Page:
Common Causes of Bad Credit
The real problem is that bad credit cannot necessarily be attributed to one cause. Although your payment activity has much to do with it, your credit score can also drop due to a number of other avoidable and unavoidable events, such as:
- One or more errors on your credit report
- Moving to a new address without informing your lender or credit bureau
- Fraud or identity theft
- Reduced hours/wage at work or total unemployment
- A car accident, house flood, or another unexpected setback
- A medical emergency that prevents you from working or uses up your savings
Breaking Down Your Credit Score
Another way of identifying bad credit before it happens is by learning about the 5 factors that are used during the calculation of your credit score.
Payment History (35%)
Once again, it’s essential to make all your payments on time. This is especially true for installment loans and other ‘fixed’ amounts of credit, where you’ll have a set payment schedule that you shouldn’t deviate from.
For credit cards and other products with revolving credit limits, making minimum payments should temporarily prevent your score from dropping. However, it’s not a good habit to keep up because of the second factor that affects your credit score; debt owed.
Debt Owed (30%)
Having a lot of unpaid debt is problematic in more ways than one. Firstly, lenders will be more skeptical of your ability to afford the product you’re applying for. Secondly, the more debt you owe and the longer you owe it for, the lower your credit score will drop.
This is a particular problem for revolving products because it’s so easy to carry lots of debt for months on end without penalty. However, you’ll also have to pay interest on the unpaid amounts, causing your debt level to grow even more. For the best results, use a maximum of 30-35% of your available credit.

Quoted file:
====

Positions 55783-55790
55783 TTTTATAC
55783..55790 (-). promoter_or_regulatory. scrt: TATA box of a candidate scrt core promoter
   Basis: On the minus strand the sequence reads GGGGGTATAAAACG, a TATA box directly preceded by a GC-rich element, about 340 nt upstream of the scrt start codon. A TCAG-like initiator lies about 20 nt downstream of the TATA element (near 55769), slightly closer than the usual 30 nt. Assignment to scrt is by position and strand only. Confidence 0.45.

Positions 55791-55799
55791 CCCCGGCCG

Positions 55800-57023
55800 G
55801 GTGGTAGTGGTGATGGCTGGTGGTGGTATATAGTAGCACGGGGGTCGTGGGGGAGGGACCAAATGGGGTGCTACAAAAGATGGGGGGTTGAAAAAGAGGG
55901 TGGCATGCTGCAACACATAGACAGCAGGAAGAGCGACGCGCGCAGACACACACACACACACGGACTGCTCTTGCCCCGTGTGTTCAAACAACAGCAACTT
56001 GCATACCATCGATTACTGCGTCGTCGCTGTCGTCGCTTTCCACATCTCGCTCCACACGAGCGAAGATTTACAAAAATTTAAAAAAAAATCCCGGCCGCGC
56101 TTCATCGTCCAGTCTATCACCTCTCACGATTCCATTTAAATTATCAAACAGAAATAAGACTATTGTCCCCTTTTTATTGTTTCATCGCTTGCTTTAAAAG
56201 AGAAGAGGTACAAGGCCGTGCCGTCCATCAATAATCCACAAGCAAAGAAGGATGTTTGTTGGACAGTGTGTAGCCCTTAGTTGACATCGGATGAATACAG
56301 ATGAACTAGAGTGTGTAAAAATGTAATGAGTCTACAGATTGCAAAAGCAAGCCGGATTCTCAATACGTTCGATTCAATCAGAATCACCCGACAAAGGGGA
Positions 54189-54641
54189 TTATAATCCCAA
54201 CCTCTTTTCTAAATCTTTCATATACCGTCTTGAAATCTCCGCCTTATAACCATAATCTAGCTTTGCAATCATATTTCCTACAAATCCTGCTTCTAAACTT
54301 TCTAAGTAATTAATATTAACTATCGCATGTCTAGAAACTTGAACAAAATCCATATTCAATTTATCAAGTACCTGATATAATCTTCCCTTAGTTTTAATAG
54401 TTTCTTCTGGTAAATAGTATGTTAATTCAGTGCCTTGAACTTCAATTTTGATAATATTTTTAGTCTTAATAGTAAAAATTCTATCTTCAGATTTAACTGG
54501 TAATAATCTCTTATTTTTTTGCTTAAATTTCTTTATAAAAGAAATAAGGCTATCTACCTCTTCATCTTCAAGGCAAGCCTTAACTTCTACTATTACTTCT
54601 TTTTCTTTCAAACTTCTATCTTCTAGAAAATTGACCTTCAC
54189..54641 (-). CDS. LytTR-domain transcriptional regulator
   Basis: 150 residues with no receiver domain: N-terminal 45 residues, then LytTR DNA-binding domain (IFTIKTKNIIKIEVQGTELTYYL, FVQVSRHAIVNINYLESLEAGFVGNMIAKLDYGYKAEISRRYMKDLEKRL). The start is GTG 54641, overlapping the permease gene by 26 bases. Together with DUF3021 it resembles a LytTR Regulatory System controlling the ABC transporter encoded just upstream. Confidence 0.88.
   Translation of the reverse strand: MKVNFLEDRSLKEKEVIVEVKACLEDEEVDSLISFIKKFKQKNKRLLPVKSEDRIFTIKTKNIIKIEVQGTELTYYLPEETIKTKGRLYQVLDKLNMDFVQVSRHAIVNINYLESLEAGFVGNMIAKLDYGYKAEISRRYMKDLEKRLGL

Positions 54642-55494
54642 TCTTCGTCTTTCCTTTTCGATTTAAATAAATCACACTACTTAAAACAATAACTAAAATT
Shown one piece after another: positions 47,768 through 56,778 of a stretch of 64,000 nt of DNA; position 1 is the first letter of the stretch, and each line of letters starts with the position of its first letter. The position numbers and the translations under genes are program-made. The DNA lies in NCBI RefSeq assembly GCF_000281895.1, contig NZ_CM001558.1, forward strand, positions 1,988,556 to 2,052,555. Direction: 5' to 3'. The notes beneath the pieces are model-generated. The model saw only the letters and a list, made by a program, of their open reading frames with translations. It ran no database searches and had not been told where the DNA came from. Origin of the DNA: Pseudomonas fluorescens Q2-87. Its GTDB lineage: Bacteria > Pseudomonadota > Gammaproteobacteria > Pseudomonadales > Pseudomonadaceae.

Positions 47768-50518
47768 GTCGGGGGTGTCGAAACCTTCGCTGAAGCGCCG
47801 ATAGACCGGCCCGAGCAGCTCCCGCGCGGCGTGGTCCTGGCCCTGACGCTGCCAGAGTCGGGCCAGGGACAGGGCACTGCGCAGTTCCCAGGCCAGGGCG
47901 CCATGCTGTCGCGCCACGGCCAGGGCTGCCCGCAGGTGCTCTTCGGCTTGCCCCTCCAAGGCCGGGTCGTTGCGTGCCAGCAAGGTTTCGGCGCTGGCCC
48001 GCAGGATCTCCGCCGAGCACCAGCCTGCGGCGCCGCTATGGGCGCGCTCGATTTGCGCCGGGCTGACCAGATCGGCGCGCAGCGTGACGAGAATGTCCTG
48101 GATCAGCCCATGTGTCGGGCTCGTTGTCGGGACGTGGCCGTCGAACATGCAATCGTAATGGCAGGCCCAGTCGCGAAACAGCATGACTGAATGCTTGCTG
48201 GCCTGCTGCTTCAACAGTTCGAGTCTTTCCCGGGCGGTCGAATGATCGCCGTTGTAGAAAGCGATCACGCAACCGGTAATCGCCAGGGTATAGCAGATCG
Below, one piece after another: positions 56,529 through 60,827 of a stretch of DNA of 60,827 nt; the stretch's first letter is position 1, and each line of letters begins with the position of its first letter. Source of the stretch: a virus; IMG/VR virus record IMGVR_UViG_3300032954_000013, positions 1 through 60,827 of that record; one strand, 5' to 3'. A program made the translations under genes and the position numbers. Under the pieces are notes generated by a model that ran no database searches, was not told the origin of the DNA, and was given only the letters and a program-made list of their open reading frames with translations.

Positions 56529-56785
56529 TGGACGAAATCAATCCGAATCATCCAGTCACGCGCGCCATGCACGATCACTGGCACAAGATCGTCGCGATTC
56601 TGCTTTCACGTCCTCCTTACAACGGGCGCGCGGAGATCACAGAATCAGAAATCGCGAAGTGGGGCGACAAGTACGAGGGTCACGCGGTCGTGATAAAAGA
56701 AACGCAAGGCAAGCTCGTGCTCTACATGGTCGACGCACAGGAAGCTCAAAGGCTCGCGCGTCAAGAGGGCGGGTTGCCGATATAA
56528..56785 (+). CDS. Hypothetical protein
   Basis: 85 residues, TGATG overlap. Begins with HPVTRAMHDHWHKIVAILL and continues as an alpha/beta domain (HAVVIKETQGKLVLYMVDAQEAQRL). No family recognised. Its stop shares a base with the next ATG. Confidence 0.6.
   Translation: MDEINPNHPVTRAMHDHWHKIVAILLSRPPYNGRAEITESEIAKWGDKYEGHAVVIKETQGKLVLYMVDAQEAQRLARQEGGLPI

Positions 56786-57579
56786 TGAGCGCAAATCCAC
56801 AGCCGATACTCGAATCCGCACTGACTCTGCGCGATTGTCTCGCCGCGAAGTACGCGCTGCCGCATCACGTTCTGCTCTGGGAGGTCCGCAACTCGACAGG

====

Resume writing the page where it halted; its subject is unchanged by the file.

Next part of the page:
Length of Credit History (15%)
The age of your credit accounts is also important for the health of your credit score. Simply put, the older an account is, the better, as long as you’re making all payments on time. It’s not a great idea to constantly be opening and closing new accounts, especially when you consider the next credit score element.
New Credit (10%)
Applying for numerous cards or loans all within the same block of time is also not great for your credit score, particularly when you already have bad credit. That’s because every time a lender checks your credit, which may be standard during their application process, a hard inquiry will be listed on your credit report.
Hard inquiries cause your credit score to drop by a few points and can stay in your credit history for upwards of 12 months. If a lender sees that you’ve been denied a bunch of times and made your score worse, they may deem you less creditworthy.
Credit Diversity (10%)
It can also be good and bad to have a variety of credit types listed in your report. When you can properly manage several products, your score will rise. At the same time, if you have a bunch of unpaid debt, interest, and penalty fees spread across those accounts, your score will certainly fall.
Did you know that bad credit can affect your daily life? Learn more here.
Building and Improving Your Credit
As you’re now aware, strong credit is essential. It’s, therefore, best to discover some ways of building your credit score if you’re inexperienced or improving it after it’s been damaged in some way. If that’s your goal, there are several tactics, programs, and products you can use to accomplish it, as well as some that will help you pay down your outstanding debts.
- Create a budget and reduce your unnecessary spending
- Ask for more hours or a pay raise at work
- Pay off your largest and/or high-interest debts first
- Dispute any errors or signs of fraud/identity theft on your credit report
Programs and Products:
- Credit counselling
- Secured credit card
- Debt consolidation loan
- Debt consolidation program
- Credit rehab savings program
Credit Improvement When You Need It
If you’re about to apply for a credit product in Surrey, having good credit is a great asset and Loans Canada can help you get there. If you’d like more information about credit improvement or are curious about one of our solutions, contact us today or apply below!